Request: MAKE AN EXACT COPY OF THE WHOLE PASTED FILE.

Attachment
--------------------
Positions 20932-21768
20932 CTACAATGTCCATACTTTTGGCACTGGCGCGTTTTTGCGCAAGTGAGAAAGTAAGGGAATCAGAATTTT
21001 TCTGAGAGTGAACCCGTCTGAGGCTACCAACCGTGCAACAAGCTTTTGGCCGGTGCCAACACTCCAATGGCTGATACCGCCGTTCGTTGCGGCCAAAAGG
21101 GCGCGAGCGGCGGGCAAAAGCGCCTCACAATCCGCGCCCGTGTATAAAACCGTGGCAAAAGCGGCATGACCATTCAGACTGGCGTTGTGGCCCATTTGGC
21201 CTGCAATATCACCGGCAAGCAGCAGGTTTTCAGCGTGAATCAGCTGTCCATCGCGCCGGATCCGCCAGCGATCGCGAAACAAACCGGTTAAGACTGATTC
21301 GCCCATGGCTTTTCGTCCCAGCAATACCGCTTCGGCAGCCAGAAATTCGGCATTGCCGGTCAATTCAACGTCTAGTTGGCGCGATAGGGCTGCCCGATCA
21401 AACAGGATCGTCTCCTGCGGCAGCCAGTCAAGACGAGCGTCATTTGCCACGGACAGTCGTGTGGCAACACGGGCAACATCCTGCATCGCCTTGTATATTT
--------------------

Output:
Positions 20932-21768
20932 CTACAATGTCCATACTTTTGGCACTGGCGCGTTTTTGCGCAAGTGAGAAAGTAAGGGAATCAGAATTTT
21001 TCTGAGAGTGAACCCGTCTGAGGCTACCAACCGTGCAACAAGCTTTTGGCCGGTGCCAACACTCCAATGGCTGATACCGCCGTTCGTTGCGGCCAAAAGG
21101 GCGCGAGCGGCGGGCAAAAGCGCCTCACAATCCGCGCCCGTGTATAAAACCGTGGCAAAAGCGGCATGACCATTCAGACTGGCGTTGTGGCCCATTTGGC
21201 CTGCAATATCACCGGCAAGCAGCAGGTTTTCAGCGTGAATCAGCTGTCCATCGCGCCGGATCCGCCAGCGATCGCGAAACAAACCGGTTAAGACTGATTC
21301 GCCCATGGCTTTTCGTCCCAGCAATACCGCTTCGGCAGCCAGAAATTCGGCATTGCCGGTCAATTCAACGTCTAGTTGGCGCGATAGGGCTGCCCGATCA
21401 AACAGGATCGTCTCCTGCGGCAGCCAGTCAAGACGAGCGTCATTTGCCACGGACAGTCGTGTGGCAACACGGGCAACATCCTGCATCGCCTTGTATATTT